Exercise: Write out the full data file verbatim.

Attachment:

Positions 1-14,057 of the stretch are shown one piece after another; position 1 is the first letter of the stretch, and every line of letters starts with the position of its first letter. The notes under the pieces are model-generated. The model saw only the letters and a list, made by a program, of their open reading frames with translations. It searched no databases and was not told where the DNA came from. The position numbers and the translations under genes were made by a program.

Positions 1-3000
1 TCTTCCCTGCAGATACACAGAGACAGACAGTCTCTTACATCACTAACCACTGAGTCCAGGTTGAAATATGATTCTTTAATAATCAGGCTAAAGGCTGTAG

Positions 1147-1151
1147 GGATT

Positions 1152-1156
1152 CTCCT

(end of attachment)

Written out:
Positions 1-14,057 of the stretch are shown one piece after another; position 1 is the first letter of the stretch, and every line of letters starts with the position of its first letter. The notes under the pieces are model-generated. The model saw only the letters and a list, made by a program, of their open reading frames with translations. It searched no databases and was not told where the DNA came from. The position numbers and the translations under genes were made by a program.

Positions 1-3000
1 TCTTCCCTGCAGATACACAGAGACAGACAGTCTCTTACATCACTAACCACTGAGTCCAGGTTGAAATATGATTCTTTAATAATCAGGCTAAAGGCTGTAG

Positions 1147-1151
1147 GGATT

Positions 1152-1156
1152 CTCCT